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Proc Natl Acad Sci U S A. 1998 Apr 28;95(9):5021-6.

A distinct cyclin-dependent kinase-activating kinase of Arabidopsis thaliana.

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1
Institute of Molecular and Cellular Biosciences, University of Tokyo, Yayoi 1-1-1, Bunkyo-ku, Tokyo 113-0032, Japan. mumeda@imcbns.iam.u-tokyo.ac.jp

Abstract

The activation of cyclin-dependent kinases (CDKs) requires phosphorylation of a threonine residue within the T-loop catalyzed by CDK-activating kinases (CAKs). Thus far no functional CAK homologue has been reported in plants. We screened an Arabidopsis cDNA expression library for complementation of a budding yeast CAK mutant. A cDNA, cak1At, was isolated that suppressed the CAK mutation in budding yeast, and it also complemented a fission yeast CAK mutant. cak1At encodes a protein related to animal CAKs. The CAK similarity was restricted to the conserved kinase domains, leading to classification of Cak1At as a distinct CDK in the phylogenetic tree. Immunoprecipitates with the anti-Cak1At antibody phosphorylated human CDK2 at the threonine residue (T160) within the T-loop and activated its activity to phosphorylate histone H1. Whereas CAKs in animals and fission yeast are involved in regulation of the cell cycle and basal transcription by phosphorylating the carboxyl-terminal domain (CTD) of the largest subunit of RNA polymerase II, Cak1At did not phosphorylate the CTD. An Arabidopsis CTD-kinase isolated separately from Cak1At was shown to interact with the yeast protein p13(suc1), but it had no CDK2-kinase activity. Therefore, the CTD of RNA polymerase II is probably phosphorylated by a Cdc2-related kinase distinct from Cak1At. cak1At is a single-copy gene in Arabidopsis and is highly expressed in proliferating cells of suspension cultures.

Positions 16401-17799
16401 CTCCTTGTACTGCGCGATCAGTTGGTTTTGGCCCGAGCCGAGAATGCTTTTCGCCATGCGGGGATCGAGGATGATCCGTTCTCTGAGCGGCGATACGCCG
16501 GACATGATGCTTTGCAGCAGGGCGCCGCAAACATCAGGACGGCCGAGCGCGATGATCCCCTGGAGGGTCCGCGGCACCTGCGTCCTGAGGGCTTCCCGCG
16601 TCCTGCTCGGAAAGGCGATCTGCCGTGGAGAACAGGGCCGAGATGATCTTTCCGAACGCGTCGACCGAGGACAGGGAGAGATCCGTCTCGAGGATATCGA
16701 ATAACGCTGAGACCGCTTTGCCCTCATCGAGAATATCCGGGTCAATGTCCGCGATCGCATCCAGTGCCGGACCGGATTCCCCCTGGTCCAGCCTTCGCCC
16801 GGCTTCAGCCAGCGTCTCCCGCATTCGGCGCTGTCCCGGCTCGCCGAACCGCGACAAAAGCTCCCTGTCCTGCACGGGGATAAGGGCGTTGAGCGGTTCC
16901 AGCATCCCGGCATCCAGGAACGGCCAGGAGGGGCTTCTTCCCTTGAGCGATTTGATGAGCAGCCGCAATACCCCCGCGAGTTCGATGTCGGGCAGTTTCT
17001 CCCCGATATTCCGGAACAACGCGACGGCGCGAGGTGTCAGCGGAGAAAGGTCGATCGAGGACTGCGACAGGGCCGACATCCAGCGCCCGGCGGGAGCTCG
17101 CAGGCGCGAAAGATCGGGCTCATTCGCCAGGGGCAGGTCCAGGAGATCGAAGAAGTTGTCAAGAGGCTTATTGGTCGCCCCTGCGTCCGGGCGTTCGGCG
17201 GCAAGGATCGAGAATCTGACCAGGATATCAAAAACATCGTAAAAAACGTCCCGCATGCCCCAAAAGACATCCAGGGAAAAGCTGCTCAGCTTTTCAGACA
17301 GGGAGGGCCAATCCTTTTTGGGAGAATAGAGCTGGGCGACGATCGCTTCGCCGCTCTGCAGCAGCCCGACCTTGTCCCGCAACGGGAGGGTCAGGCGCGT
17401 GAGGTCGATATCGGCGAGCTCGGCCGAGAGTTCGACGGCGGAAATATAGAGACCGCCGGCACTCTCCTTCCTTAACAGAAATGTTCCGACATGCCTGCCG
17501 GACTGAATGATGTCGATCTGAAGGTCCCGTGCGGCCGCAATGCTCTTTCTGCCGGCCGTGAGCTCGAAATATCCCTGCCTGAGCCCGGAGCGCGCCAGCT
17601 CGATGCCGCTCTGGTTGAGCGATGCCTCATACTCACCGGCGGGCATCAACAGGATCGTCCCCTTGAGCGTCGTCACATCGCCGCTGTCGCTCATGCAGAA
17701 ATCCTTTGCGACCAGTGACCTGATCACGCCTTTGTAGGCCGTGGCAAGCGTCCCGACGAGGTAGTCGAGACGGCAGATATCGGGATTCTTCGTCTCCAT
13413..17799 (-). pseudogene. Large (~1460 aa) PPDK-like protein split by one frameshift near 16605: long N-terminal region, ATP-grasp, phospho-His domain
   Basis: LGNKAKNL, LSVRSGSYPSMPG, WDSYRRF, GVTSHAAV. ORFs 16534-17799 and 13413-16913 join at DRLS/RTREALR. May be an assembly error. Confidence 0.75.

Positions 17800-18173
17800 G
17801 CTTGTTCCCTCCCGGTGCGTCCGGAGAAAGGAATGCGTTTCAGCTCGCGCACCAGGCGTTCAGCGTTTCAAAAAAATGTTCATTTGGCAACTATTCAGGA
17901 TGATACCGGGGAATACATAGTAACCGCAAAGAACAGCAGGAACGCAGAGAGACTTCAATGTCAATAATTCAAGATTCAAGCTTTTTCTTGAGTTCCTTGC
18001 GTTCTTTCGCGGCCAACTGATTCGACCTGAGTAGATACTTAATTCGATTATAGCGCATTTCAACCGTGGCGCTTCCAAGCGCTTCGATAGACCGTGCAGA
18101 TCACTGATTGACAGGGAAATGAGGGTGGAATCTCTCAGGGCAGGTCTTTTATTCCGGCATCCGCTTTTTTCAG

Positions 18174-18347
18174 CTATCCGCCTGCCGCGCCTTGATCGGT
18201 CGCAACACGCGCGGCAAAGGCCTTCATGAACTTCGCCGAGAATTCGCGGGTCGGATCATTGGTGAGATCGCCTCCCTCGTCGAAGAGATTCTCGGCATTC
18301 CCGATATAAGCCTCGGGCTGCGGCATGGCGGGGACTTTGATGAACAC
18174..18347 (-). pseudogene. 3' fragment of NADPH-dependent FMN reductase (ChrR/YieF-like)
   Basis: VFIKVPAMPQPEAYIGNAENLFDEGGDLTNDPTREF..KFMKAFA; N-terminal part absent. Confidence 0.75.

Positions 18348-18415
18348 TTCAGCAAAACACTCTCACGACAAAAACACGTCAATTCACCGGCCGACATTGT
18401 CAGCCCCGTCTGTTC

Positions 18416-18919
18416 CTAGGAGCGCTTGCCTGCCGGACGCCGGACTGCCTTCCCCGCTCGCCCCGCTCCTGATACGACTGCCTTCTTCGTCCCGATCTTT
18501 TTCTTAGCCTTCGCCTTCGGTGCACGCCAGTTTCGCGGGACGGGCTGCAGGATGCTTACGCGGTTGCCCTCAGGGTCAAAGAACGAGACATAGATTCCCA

PMID:
9560221
PMCID:
PMC20206
[Indexed for MEDLINE]
Free PMC Article
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